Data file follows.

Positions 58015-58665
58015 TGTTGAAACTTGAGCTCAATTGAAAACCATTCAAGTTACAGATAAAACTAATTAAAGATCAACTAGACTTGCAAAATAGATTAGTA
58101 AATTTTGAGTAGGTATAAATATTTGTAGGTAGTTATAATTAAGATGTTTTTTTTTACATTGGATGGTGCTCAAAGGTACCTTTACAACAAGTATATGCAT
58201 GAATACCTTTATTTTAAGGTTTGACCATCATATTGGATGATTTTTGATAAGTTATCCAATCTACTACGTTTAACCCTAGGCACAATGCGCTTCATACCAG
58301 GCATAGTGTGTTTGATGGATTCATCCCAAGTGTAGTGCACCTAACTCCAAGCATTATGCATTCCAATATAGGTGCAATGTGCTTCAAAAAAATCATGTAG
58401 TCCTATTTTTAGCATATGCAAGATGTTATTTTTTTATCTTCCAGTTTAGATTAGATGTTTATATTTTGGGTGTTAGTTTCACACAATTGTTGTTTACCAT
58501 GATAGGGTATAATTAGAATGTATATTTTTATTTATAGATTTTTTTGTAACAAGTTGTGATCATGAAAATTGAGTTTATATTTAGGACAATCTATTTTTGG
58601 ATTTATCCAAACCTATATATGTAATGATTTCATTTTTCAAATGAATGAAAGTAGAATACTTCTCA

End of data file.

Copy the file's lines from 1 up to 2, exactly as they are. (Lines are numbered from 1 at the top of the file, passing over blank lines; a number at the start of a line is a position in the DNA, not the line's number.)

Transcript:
Positions 58015-58665
58015 TGTTGAAACTTGAGCTCAATTGAAAACCATTCAAGTTACAGATAAAACTAATTAAAGATCAACTAGACTTGCAAAATAGATTAGTA